I claim no special knowledge of these. I do have accounts with two different power suppliers. The one serving my residence is a Co-op and they recently installed meters made by Landis+Gyr. Digital readout on what appears to be LCD. One of the co-op engineers told me that system would be fully operational in about 6 months. He says that the communication from/to the meter is on the 60Hz power line. Some systems, I am told, use radio signals.
The engineer says that this system does not notify the co-op of power outages. My imagination had suggested that a power outage, even of split second duration, would alert the POCO by a non-reading. That would be, my opinion, one of the major advantages to the customer of the smart meters. We have, on average, about one split-second outage per week, often while the Sun is shining and the wind is calm. Such outages are quite annoying and inconvenient. Unless notified, the POCO does not know of nor investigate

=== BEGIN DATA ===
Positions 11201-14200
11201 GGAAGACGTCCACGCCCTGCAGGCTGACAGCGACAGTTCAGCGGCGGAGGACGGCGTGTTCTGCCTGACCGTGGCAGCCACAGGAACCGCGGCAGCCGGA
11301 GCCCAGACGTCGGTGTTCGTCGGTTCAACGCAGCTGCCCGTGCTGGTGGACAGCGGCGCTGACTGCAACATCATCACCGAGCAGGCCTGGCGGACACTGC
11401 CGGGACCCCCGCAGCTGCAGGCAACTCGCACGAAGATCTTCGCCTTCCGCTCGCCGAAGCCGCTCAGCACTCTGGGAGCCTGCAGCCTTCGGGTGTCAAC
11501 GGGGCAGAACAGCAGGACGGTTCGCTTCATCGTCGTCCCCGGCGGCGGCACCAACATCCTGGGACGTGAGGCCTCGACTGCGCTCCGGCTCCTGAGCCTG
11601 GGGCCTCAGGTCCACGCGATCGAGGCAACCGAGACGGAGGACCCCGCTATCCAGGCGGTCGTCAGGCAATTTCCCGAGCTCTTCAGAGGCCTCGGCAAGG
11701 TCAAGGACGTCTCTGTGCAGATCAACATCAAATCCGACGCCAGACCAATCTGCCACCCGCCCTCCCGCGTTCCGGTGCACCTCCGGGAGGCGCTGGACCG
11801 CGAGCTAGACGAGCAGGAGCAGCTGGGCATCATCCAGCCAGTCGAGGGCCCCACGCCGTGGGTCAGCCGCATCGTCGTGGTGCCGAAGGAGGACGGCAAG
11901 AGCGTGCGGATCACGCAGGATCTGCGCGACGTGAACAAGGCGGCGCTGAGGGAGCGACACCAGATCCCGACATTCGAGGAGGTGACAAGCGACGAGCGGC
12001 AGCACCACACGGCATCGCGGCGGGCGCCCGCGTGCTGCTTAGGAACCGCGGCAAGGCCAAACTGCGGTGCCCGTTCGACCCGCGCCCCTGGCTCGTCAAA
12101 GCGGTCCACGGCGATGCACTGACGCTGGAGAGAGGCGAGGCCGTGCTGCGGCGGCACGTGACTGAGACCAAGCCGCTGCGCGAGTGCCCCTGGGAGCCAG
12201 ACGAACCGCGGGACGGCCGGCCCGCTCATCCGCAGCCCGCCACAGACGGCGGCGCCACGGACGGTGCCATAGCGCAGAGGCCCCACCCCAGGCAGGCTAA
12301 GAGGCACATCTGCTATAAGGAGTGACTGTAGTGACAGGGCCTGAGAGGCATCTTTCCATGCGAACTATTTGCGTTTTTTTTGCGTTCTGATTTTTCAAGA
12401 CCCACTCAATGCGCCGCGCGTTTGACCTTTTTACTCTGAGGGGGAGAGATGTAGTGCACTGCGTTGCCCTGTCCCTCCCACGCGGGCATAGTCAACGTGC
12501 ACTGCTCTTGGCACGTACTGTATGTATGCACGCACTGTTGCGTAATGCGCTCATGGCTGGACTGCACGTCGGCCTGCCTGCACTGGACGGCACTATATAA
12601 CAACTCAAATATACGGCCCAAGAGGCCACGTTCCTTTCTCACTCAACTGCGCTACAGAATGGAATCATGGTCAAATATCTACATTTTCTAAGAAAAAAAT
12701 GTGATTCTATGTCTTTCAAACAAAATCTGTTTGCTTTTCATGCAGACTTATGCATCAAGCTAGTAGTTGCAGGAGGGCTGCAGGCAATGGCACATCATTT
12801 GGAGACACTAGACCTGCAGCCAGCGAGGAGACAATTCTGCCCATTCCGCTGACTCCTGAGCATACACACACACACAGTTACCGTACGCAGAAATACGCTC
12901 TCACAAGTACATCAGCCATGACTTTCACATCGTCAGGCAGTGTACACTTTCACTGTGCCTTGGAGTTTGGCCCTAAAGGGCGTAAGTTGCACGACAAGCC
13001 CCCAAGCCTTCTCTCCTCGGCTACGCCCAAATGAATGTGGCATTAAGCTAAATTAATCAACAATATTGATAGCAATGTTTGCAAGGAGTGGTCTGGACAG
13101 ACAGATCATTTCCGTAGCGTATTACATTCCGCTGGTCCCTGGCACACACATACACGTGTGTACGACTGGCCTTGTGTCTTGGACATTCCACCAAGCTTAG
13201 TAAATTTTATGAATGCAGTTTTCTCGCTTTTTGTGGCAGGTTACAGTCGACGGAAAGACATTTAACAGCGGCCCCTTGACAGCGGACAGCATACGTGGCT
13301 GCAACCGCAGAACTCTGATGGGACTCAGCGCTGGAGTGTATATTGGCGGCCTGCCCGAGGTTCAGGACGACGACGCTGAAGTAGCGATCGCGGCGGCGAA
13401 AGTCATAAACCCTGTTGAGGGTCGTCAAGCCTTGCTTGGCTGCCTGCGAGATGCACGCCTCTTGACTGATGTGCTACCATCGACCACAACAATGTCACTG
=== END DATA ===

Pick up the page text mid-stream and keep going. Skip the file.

the cause of those outages.
I had also assumed that the system would permit remote disconnect of power for non-payment of bills or for other reasons. I feared that hackers could wreak havoc with that ability.
The other, investor-owned, POCO has a few meters that look to be smart meters. But not yet operational as such in this area. They are more sensitive to small current draws than are the old meters with rotary dials. On one vacant property, the controls for the gas furnace/AC were using about 2KWH per month while the property was vacant. The old meters would not register such draws if that was the only draw.
So apparently there are several different types of smart meters with differing capabilities.